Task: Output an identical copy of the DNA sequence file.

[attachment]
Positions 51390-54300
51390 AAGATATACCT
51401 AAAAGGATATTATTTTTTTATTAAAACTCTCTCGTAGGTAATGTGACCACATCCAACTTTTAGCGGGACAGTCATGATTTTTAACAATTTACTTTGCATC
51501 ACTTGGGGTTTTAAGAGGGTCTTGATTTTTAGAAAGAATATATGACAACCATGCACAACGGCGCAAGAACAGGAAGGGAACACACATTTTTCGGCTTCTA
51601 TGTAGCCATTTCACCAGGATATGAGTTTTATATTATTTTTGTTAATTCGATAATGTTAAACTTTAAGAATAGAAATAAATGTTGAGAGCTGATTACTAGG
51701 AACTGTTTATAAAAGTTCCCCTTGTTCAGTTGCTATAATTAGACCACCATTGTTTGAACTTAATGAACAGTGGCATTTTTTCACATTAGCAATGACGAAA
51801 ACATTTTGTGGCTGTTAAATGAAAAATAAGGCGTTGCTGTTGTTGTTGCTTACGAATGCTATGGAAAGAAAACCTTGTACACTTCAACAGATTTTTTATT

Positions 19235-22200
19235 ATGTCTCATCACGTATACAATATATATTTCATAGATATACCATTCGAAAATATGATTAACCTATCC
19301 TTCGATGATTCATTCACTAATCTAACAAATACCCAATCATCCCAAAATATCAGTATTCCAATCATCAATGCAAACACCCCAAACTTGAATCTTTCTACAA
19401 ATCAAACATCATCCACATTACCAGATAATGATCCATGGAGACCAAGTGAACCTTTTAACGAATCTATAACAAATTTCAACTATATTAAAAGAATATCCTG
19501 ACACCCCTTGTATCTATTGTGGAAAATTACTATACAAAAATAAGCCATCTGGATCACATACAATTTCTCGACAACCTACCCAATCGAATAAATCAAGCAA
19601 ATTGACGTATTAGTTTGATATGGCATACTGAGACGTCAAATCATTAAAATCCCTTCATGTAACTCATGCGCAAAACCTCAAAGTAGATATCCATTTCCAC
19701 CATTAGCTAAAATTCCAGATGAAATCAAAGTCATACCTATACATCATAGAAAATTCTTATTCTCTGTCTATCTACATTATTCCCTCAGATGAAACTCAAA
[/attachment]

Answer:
Positions 51390-54300
51390 AAGATATACCT
51401 AAAAGGATATTATTTTTTTATTAAAACTCTCTCGTAGGTAATGTGACCACATCCAACTTTTAGCGGGACAGTCATGATTTTTAACAATTTACTTTGCATC
51501 ACTTGGGGTTTTAAGAGGGTCTTGATTTTTAGAAAGAATATATGACAACCATGCACAACGGCGCAAGAACAGGAAGGGAACACACATTTTTCGGCTTCTA
51601 TGTAGCCATTTCACCAGGATATGAGTTTTATATTATTTTTGTTAATTCGATAATGTTAAACTTTAAGAATAGAAATAAATGTTGAGAGCTGATTACTAGG
51701 AACTGTTTATAAAAGTTCCCCTTGTTCAGTTGCTATAATTAGACCACCATTGTTTGAACTTAATGAACAGTGGCATTTTTTCACATTAGCAATGACGAAA
51801 ACATTTTGTGGCTGTTAAATGAAAAATAAGGCGTTGCTGTTGTTGTTGCTTACGAATGCTATGGAAAGAAAACCTTGTACACTTCAACAGATTTTTTATT

Positions 19235-22200
19235 ATGTCTCATCACGTATACAATATATATTTCATAGATATACCATTCGAAAATATGATTAACCTATCC
19301 TTCGATGATTCATTCACTAATCTAACAAATACCCAATCATCCCAAAATATCAGTATTCCAATCATCAATGCAAACACCCCAAACTTGAATCTTTCTACAA
19401 ATCAAACATCATCCACATTACCAGATAATGATCCATGGAGACCAAGTGAACCTTTTAACGAATCTATAACAAATTTCAACTATATTAAAAGAATATCCTG
19501 ACACCCCTTGTATCTATTGTGGAAAATTACTATACAAAAATAAGCCATCTGGATCACATACAATTTCTCGACAACCTACCCAATCGAATAAATCAAGCAA
19601 ATTGACGTATTAGTTTGATATGGCATACTGAGACGTCAAATCATTAAAATCCCTTCATGTAACTCATGCGCAAAACCTCAAAGTAGATATCCATTTCCAC
19701 CATTAGCTAAAATTCCAGATGAAATCAAAGTCATACCTATACATCATAGAAAATTCTTATTCTCTGTCTATCTACATTATTCCCTCAGATGAAACTCAAA